How to wish someone a happy Ramadan

Muslims hold the belief that Ramadan is filled with blessings which has to be shared with one and all. It is only right to wish them well at the beginning of the month. Besides the general saying of “Ramadan Mubarak,” another traditional Arabic greeting is “Ramadan Kareem” (Noble Ramadan). If you’re feeling particularly eloquent and want to make a little display of your eloquence, you may choose to wish your friends well though, by saying “Kul ‘am wa enta bi-khair,” which means “May every year find you in good health.”

Some expressions are also used to wish people well in addition to the known ones of course. One of the most common is, “As you fast and offer prayers to Allah, may you find your peace and happiness. Have a peaceful and happy Ramadan!” Or the greeting may be simpler, such as “Wishing you all the blessings of the holy month.” The words are made more important by the intent and compassion behind them.

What you should and should not do during Ramadan

The difference it has with the Christian’s Lent (fasting exercise) is that Muslims do not have to abstain from specific foods during Ramadan, only pork and alcohol. And these are prohibited already.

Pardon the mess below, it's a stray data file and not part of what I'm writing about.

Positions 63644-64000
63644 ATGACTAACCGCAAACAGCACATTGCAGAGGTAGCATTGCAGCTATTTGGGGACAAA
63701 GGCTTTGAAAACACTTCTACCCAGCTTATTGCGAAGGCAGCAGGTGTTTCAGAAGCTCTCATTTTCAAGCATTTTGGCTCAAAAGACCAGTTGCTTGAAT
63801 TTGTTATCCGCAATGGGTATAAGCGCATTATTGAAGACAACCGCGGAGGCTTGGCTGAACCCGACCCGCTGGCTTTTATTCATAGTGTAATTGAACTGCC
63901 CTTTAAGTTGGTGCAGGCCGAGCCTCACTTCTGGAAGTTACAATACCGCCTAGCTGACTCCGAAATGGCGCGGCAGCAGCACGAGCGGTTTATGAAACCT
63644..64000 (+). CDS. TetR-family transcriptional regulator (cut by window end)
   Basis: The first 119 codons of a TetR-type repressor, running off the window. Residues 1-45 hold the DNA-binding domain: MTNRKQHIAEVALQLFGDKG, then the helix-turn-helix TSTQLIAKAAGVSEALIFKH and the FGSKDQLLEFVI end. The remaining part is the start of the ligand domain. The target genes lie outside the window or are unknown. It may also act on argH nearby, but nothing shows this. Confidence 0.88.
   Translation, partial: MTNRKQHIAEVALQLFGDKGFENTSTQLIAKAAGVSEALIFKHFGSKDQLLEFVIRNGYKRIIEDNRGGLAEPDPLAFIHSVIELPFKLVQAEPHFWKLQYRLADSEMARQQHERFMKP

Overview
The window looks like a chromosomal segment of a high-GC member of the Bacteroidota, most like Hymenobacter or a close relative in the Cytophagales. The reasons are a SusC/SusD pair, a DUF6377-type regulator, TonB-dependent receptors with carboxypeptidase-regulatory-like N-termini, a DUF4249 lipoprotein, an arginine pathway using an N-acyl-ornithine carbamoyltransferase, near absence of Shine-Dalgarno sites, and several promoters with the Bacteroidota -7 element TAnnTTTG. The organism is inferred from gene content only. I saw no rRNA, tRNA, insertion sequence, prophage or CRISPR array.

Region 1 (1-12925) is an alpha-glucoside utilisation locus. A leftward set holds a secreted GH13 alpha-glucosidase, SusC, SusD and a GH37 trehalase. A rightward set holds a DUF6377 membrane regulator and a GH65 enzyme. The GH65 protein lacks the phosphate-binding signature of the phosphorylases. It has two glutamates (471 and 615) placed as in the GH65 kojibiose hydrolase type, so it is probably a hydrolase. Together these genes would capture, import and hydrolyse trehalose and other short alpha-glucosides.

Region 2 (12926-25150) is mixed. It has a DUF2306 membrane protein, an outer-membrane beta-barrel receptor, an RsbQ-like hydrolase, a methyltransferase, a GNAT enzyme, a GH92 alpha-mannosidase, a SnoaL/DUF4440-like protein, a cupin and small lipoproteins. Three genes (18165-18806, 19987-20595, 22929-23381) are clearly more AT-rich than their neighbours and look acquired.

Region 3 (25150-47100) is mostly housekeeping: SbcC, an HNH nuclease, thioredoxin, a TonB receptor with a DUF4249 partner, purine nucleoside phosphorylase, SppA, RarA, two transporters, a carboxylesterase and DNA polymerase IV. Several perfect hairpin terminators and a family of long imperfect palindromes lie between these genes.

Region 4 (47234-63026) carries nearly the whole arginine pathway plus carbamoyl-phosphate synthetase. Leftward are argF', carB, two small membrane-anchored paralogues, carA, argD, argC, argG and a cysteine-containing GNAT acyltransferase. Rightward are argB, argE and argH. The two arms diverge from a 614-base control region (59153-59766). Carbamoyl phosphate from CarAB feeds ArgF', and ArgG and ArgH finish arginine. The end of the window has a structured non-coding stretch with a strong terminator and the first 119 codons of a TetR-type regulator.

Ramadan is a time of total purification of the soul. It is a time when muslims should do good deeds, which might be by visiting the sick, giving to charity and even donating clothes and food to the less priviledge.

You can shower

This is not an uncommon misconception! Of course, water won’t enter your body through some sort of magical osmosis. As long as you take the precautions of not to swallow water, you can definitely shower.

You can’t smoke

Smoking breaks the fast as it is ingested through your mouth. This also applies to every other drug, whether it is being inhaled, snorted or injected.

You can’t take medicine

This is more about popping PCM or Aspirin, if you have a headache, or taking Septrin, when you feel bloated (told you not to eat that last samosa!). If you’re sick or on a stable medication for a long term condition then you’re exempted.